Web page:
The Feres Doctrine is a body of law which is comprised by three cases:
Case Number One...
Feres v. United States: Lt. Feres was an Army officer stationed at Pine Camp, New York in the late 1940's. As the story goes, Lt. Feres told his wife on several occasions that the heating plant in the barracks was poorly maintained. Lt. Feres feared that someone might be hurt should the poorly maintained heating plant malfunction. In about 1949ish, Lt. Feres completed his assigned duties and retired to the barracks as on this particular day he was the duty officer. This meant he was to sleep in the barracks. Well, you know the rest of the story. While Lt. Feres slept, the heating plant caught fire and burned him to death. Mrs. Feres, as you can imagine, was more than a little upset. She filed suit alleging negligence on the part of the military for not properly maintaining the heating plant and negligence on the part of a fire guard assigned to the area. At the time of his death, Lt. Feres was on active duty and occupying regularly assigned quarters located on his post. Mrs. Feres lost her fight when her complaint was dismissed by the trial court and the Second Circuit affirmed.
Case Number Two...
Jefferson v. United States: The Jefferson case was a suit for damages for injuries suffered by a serviceman as a result of an abdominal operation performed by an army surgeon at Fort Belvoir, Virginia. Eight months after this surgery, in the course of another operation, a towel, 30 inches long and 18 inches wide, marked "Medical Department U.S. Army," was discovered and removed from the man's stomach. This, the complaint charged, had been negligently left there by the army surgeon. Unbelievably, in 1959 the complaint was dismissed and the Fourth Circuit affirmed.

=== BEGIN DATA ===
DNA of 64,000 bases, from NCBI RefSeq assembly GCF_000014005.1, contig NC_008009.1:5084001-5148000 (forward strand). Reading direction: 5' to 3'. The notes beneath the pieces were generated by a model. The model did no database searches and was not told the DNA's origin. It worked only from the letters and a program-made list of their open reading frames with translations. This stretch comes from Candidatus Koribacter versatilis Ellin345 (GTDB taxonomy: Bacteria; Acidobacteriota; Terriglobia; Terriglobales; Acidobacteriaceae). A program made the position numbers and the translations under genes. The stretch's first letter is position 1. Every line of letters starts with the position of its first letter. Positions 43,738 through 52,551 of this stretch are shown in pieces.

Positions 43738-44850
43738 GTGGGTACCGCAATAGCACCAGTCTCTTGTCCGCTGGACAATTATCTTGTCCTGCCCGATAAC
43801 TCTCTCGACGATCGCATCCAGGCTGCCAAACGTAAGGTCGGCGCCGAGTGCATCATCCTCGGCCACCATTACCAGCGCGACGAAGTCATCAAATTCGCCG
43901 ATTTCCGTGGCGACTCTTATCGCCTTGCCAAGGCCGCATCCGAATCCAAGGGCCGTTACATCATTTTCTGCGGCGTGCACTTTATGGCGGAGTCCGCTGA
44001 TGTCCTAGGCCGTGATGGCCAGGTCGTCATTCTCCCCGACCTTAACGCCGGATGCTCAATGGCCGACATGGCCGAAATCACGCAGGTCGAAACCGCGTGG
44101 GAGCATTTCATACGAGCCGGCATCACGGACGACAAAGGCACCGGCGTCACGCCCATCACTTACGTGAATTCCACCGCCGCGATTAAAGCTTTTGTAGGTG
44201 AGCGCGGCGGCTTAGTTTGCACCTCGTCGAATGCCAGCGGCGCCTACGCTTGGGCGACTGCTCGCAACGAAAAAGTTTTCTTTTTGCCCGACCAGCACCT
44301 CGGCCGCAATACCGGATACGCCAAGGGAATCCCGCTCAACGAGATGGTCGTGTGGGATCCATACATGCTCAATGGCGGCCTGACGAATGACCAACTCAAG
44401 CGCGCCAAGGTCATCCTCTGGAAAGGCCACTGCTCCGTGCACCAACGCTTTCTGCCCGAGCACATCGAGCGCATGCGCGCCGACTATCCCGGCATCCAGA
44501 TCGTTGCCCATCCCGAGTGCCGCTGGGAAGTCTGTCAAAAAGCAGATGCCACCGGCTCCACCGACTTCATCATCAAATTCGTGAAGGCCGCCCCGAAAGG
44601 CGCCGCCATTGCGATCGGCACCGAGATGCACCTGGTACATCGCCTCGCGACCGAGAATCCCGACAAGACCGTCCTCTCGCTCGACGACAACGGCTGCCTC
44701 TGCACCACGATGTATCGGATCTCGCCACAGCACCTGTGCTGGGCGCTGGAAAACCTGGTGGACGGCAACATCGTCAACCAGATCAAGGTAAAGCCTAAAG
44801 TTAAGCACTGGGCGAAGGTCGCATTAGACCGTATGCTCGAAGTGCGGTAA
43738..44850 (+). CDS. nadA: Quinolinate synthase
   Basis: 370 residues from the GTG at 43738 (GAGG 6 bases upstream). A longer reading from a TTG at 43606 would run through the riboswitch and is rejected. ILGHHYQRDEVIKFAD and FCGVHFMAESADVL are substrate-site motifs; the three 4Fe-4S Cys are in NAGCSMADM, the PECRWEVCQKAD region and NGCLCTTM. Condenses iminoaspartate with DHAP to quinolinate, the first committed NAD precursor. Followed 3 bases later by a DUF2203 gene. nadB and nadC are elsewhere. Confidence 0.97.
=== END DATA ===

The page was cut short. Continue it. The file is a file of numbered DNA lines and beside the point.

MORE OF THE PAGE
Case Number Three...
Griggs v. United States: The Griggs case came from the 10th Circuit Court in 1950. It also was a medical malpractice case. Lt. Col. Griggs, while on active duty, entered an Army hospital at Scott Field Air Base, Illinois for surgery and treatment. The complaint stated that he met his death because of negligent and unskillful medical treatment by army surgeons. The trial court dismissed but the 10th Circuit reversed.
These three cases became known as the "Feres Doctrine" which prevented military members from suing the government for negligence; be it simple or wanton negligence. In Feres, the Court held that servicemen may not recover under the Federal Tort Claims Act on claims which arise out of or in the course of activity incident to their service. Thus, whether a claim will be excluded or not depends initially on whether they arose as an "incident to their service." And there's the term you need to understand because it will determine if a lawyer will even take your case. "incident to service" When is a serviceperson's death, injury, or loss "incident to service"? Well, in short, there is no clear cut answer. The phrase does not appear in the language of the Federal Tort Claims Act. It did however appear in another statute; the Military Personnel Claims Act relating to the claims of military personnel for compensation for property damage incident to service. The Supreme Court took a passing note in the Feres Opinion. Other courts have therefore turned to the Military Personnel Claims Act as the key to the proper application of the phrase "incident to service." But the cases under the Act are meager and reveal that such an approach provides only limited assistance. The answer lies, instead, in a facts-plus-result study of the Tort Claims Act cases.